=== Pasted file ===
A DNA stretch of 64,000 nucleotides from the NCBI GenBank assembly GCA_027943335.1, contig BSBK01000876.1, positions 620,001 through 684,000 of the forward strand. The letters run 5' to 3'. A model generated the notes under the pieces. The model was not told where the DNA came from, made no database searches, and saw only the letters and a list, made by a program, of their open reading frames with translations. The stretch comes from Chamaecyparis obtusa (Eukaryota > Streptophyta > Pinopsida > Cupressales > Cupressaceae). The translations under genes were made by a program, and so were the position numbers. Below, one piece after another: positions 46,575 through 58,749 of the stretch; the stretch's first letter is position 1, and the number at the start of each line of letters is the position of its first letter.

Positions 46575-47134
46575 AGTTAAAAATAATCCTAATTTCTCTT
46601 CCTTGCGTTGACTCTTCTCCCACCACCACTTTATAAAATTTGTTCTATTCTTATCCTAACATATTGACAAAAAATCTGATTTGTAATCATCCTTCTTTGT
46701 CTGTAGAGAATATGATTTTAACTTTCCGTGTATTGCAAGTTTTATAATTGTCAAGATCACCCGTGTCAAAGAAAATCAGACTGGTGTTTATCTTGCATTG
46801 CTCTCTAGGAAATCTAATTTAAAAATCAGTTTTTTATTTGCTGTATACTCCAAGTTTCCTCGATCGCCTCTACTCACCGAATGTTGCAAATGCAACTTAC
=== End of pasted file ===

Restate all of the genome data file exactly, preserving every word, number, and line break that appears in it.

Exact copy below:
A DNA stretch of 64,000 nucleotides from the NCBI GenBank assembly GCA_027943335.1, contig BSBK01000876.1, positions 620,001 through 684,000 of the forward strand. The letters run 5' to 3'. A model generated the notes under the pieces. The model was not told where the DNA came from, made no database searches, and saw only the letters and a list, made by a program, of their open reading frames with translations. The stretch comes from Chamaecyparis obtusa (Eukaryota > Streptophyta > Pinopsida > Cupressales > Cupressaceae). The translations under genes were made by a program, and so were the position numbers. Below, one piece after another: positions 46,575 through 58,749 of the stretch; the stretch's first letter is position 1, and the number at the start of each line of letters is the position of its first letter.

Positions 46575-47134
46575 AGTTAAAAATAATCCTAATTTCTCTT
46601 CCTTGCGTTGACTCTTCTCCCACCACCACTTTATAAAATTTGTTCTATTCTTATCCTAACATATTGACAAAAAATCTGATTTGTAATCATCCTTCTTTGT
46701 CTGTAGAGAATATGATTTTAACTTTCCGTGTATTGCAAGTTTTATAATTGTCAAGATCACCCGTGTCAAAGAAAATCAGACTGGTGTTTATCTTGCATTG
46801 CTCTCTAGGAAATCTAATTTAAAAATCAGTTTTTTATTTGCTGTATACTCCAAGTTTCCTCGATCGCCTCTACTCACCGAATGTTGCAAATGCAACTTAC